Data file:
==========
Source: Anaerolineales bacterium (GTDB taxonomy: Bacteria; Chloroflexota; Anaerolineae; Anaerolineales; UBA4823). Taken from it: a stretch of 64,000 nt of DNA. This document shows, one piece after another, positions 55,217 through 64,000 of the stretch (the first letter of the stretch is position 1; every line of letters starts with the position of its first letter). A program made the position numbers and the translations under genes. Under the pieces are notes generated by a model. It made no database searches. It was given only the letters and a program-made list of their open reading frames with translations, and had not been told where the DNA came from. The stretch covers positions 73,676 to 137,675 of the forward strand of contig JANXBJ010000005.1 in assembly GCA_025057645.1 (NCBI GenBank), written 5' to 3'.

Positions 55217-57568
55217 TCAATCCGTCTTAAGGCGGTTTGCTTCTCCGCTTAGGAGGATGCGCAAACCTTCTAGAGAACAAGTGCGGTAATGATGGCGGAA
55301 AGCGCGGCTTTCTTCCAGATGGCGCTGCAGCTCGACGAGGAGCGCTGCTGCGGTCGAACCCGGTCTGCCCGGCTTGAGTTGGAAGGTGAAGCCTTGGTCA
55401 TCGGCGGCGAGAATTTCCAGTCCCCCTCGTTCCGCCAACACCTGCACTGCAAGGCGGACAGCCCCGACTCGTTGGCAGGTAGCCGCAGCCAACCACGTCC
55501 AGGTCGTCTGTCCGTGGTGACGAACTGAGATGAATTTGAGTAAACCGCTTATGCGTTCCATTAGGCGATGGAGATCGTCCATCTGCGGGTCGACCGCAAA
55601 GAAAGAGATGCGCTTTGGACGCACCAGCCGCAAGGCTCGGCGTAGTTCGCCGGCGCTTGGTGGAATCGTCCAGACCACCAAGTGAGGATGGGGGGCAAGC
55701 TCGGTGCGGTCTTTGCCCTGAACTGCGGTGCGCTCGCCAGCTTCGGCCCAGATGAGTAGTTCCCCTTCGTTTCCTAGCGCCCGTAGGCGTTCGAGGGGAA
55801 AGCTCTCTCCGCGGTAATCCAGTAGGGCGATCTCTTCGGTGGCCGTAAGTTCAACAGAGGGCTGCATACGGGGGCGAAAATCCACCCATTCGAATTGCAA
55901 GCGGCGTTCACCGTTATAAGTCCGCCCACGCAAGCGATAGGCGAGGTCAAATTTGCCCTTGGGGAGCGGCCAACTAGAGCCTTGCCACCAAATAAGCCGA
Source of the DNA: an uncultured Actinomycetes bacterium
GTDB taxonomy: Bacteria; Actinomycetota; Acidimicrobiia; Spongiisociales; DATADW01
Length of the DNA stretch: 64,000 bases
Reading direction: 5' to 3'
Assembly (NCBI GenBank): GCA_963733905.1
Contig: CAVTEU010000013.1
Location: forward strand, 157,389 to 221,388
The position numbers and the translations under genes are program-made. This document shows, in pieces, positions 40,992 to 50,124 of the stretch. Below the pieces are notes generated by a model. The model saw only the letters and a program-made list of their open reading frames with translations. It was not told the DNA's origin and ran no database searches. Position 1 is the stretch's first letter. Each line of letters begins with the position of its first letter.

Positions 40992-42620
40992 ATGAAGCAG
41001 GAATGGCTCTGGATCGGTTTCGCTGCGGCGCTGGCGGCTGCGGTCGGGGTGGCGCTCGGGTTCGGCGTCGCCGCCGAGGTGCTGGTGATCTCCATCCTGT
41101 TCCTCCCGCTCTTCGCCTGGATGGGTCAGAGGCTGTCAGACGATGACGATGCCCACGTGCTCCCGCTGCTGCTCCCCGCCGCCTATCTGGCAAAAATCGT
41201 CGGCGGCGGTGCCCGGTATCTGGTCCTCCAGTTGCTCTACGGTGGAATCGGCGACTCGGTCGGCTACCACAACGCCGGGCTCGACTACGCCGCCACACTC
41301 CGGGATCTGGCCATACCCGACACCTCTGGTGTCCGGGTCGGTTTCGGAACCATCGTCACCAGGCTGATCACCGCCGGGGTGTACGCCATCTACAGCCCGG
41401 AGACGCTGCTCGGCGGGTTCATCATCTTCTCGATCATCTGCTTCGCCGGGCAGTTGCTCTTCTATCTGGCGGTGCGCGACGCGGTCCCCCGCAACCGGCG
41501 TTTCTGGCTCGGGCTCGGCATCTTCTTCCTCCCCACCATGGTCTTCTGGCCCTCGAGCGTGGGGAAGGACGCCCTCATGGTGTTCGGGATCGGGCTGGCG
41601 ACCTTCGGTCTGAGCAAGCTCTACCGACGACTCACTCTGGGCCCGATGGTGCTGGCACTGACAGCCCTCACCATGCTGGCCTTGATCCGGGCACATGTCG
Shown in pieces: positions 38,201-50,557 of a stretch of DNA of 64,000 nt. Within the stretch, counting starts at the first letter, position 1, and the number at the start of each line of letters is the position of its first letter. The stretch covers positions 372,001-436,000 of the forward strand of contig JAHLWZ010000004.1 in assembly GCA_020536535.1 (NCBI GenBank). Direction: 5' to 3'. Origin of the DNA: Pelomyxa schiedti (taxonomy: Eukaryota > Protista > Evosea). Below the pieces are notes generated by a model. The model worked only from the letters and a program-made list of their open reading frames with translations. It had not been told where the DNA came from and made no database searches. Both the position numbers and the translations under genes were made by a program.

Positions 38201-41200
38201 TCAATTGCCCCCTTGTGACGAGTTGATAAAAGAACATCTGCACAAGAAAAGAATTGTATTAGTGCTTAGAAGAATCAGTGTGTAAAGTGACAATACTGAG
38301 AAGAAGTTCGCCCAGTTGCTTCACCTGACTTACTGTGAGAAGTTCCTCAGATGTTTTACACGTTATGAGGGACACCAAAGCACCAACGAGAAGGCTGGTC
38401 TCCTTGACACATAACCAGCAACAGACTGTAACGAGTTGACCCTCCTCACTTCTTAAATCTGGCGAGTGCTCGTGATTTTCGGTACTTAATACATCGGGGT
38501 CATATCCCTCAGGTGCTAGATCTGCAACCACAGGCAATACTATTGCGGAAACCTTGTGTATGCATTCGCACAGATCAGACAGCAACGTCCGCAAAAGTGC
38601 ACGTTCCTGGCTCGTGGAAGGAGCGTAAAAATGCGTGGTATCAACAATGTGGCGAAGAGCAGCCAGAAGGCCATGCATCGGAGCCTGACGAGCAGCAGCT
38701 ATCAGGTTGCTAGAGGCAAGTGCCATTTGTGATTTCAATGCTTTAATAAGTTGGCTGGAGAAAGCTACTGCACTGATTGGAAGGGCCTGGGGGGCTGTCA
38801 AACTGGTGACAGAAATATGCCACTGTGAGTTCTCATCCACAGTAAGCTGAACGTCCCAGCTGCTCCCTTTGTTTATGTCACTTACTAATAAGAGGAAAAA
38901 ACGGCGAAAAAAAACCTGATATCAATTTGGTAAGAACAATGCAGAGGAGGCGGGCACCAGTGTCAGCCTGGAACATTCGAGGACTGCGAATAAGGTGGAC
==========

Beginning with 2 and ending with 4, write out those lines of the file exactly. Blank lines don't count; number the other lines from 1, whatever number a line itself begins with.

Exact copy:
Positions 55217-57568
55217 TCAATCCGTCTTAAGGCGGTTTGCTTCTCCGCTTAGGAGGATGCGCAAACCTTCTAGAGAACAAGTGCGGTAATGATGGCGGAA
55301 AGCGCGGCTTTCTTCCAGATGGCGCTGCAGCTCGACGAGGAGCGCTGCTGCGGTCGAACCCGGTCTGCCCGGCTTGAGTTGGAAGGTGAAGCCTTGGTCA